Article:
Mix and leave to stand. Pour into a frying pan as hot as you can, with a little oil round the base. Place under the grill, again as hot as you can. Ready when the top is nicely browning.

Healthiest Chocolate Treat Ever: Current Research

Avocado Chocolate Muffin mix
Avocado Chocolate Muffin mix

For my current research project I am experimenting with substitutions with the aim of producing the healthiest chocolate treat ever.

I am using my standard chocolate muffin recipe as the starting and reference point.

My first step is was radical, I substituted avocado for the fat, milk and egg. Aiming at Vegan as well as healthy. So far results are encouraging the muffins are soft, almost creamy and chocolaty. (Just needing a little salt – hopefully not enough t be unhealthy – to counteract the vegetarian bitterness of the avocado.)

Replacing half the chocolate chips with cocoa nibs also worked well.

Now, what I need next is a sugar substitute. Would honey work do you think? And does Manuka honey retain its health benefits when heated?

Vegetarianism is cruel to animals

A bobby calf. Since he was born male he will be taken away the day of his birth so humans can drink his milk (from Veganism is the Future)

We bought a great job lot of books (gardening and vegetarian cooking) on TradeMe. They will be really useful as we extend the vege patch and should provide a different range of recipes. However, even a first look at the recipe books reveals how much milk, cheese and eggs Vegetarians  habitually use. Unlike Vegans (who require no animals to be killed or mistreated) or even moderate Carnivores (who only require a few), Vegetarianism on a large scale requires massive cruelty to animals.

NZ Farmers’ Weekly “anticipated 1.8 million bobby calves processed this winter”. 1“Processed” here means animals just a few days old being herded into cattle trucks and shipped to the slaughterhouse.

Aussie SPCA explained :

For cows to produce milk, they have to give birth to a calf every year. Most calves are separated from the cows within twelve hours of birth to reduce the risk of disease, and most do not stay on the farm for long….

Bobby calves are housed together and fed colostrum, milk or milk replacer, usually only once a day. They are then sold, mostly for slaughter, at five days old. Products from processed calves include young veal for human consumption, valuable hides for leather and byproducts for the pharmaceutical industry….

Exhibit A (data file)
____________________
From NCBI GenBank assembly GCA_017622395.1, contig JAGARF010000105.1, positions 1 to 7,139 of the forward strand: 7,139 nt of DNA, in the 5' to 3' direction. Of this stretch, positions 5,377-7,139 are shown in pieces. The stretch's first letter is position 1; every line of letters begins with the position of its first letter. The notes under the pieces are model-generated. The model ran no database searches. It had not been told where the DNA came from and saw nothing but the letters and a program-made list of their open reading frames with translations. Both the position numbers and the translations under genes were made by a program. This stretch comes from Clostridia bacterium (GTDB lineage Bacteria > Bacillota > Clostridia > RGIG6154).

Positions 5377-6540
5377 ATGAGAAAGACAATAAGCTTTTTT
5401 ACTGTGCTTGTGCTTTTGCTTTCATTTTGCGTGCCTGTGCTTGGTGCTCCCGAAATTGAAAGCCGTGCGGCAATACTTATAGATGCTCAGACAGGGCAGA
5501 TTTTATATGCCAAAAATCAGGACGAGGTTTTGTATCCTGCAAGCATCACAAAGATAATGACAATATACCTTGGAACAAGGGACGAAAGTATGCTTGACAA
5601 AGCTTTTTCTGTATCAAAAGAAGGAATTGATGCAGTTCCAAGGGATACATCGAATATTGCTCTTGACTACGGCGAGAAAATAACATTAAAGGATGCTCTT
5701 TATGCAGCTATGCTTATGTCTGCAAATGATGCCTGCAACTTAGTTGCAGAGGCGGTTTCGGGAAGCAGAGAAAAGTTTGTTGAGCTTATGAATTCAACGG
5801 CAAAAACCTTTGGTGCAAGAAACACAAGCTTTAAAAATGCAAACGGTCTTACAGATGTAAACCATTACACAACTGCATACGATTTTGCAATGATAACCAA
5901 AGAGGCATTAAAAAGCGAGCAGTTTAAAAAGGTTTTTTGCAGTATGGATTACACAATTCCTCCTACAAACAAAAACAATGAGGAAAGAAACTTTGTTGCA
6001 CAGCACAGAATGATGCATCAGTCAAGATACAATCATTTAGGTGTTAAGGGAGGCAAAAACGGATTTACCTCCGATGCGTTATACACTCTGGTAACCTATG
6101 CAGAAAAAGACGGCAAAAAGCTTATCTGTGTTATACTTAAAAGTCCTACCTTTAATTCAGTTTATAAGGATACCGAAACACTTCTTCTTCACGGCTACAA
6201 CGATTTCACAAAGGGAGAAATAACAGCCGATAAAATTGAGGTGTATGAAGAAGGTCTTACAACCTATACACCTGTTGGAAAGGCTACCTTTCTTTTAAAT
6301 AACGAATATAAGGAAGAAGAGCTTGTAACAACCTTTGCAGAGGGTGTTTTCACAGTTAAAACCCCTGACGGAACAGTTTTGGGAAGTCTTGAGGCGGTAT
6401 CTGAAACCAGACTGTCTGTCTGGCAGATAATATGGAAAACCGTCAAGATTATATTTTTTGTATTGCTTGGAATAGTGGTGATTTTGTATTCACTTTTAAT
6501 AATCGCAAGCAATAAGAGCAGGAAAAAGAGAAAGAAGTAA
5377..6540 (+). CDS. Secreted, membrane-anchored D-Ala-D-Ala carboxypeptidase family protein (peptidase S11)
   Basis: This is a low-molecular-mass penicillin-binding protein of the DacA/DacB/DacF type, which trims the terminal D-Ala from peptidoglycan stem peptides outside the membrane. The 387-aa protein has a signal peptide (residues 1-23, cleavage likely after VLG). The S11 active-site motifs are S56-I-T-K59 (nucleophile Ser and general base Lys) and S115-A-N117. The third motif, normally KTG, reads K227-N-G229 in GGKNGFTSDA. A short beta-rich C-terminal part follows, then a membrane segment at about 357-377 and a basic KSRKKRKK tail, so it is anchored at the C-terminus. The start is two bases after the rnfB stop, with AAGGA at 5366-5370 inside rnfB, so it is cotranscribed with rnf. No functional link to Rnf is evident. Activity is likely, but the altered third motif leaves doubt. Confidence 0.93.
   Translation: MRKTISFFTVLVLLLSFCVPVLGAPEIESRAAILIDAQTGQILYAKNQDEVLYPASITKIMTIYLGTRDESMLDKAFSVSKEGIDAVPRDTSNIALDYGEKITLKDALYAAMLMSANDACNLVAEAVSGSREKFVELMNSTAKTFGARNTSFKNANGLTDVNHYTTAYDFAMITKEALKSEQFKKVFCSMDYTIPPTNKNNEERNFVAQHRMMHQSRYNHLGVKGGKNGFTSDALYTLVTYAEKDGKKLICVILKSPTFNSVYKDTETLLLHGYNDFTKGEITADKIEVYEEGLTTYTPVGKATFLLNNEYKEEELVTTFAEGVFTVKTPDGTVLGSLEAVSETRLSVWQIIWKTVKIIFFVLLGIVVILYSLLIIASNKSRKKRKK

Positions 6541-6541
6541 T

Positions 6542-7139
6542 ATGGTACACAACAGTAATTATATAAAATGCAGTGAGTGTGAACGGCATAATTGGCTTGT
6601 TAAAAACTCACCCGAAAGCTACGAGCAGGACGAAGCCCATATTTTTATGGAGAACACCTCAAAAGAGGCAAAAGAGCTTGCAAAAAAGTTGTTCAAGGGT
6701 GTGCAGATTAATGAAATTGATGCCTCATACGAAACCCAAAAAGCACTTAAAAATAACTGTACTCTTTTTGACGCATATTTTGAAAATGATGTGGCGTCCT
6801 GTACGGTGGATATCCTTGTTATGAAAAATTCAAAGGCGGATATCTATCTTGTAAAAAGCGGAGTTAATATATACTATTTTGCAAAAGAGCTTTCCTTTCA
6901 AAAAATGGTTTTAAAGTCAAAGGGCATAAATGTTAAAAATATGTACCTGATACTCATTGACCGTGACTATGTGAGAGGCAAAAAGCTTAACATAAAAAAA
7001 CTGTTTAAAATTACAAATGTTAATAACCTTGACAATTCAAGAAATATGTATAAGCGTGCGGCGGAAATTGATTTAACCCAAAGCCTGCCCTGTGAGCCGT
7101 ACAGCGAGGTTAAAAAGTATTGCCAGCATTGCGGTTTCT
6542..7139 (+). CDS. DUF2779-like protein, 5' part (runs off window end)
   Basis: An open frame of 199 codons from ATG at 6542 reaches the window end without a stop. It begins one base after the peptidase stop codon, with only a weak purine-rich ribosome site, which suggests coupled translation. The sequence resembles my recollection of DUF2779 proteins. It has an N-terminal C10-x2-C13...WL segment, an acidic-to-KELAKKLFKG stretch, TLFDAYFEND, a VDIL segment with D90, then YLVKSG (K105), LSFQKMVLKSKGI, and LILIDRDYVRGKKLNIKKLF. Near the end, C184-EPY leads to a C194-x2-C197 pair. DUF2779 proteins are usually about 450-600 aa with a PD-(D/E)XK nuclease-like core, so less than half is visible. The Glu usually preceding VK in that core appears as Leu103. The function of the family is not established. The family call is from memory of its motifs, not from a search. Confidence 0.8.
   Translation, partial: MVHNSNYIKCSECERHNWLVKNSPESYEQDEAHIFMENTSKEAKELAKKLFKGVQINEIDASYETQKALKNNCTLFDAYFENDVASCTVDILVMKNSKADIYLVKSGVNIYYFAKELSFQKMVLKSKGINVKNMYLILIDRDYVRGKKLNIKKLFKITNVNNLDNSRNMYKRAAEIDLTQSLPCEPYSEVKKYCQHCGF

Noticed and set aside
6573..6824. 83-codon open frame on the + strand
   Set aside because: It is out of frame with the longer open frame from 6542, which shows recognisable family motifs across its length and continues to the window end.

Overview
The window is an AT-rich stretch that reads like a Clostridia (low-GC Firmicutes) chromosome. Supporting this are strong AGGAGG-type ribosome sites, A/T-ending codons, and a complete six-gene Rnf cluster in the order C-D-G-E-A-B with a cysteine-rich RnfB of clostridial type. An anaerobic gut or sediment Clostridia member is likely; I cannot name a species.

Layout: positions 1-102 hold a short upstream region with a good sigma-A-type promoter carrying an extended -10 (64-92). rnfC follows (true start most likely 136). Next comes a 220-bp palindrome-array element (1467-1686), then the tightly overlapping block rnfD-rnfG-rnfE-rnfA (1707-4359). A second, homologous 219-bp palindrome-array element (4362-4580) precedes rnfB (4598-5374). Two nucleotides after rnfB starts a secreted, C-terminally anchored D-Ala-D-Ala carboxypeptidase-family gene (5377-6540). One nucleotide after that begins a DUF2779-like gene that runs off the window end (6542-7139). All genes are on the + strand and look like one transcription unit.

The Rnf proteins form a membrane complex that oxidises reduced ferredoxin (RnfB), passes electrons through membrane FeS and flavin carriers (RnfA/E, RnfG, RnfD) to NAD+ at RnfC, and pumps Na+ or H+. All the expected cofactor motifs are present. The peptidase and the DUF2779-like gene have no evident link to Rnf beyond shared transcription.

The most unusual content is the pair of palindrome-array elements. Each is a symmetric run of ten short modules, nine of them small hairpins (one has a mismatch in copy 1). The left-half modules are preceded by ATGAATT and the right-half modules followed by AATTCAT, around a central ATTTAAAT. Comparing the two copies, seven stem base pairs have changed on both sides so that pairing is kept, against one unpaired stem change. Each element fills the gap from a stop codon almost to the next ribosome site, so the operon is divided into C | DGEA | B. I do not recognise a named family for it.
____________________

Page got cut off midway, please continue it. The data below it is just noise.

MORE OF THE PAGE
Because they will very soon go to slaughter, bobby calves often do not get the same standard of housing, cleanliness, care or attention as the valuable replacement heifers or the bull calves being reared for veal. For their health and welfare, bobby calves should be fed twice a day and be housed in sheltered, clean and dry environments with room to lie down on suitable bedding.

A moderate carnivore who eats only a little cheese and does not drink much milk probably requires few if any Bobby Calves to be slaughtered, we feed them up for a year or two and then eat them. But vegetarians do not eat beef, but they do drink milk and eat cheese.

It’s much the same with eggs, even the most moderate egg eater produces some cockerels that somebody has to eat. At least in their case a free range cockerel gets a decent life before the pot…

I don’t know what you make of it, but my conclusion is clear:

  • Vegans do not harm animals
  • Moderate carnivores slaughter a few animals, but after they have had a decent life and are grown up
  • Vegetarians slaughter loads of baby calves and their treatment seems cruel and malicious

If any Vegetarian can defend their morality I’d be delighted to hear it. Until then I can only plead with you, if you don’t like meat then learn to eat Vegan!

Notes   [ + ]

1. “Processed” here means animals just a few days old being herded into cattle trucks and shipped to the slaughterhouse.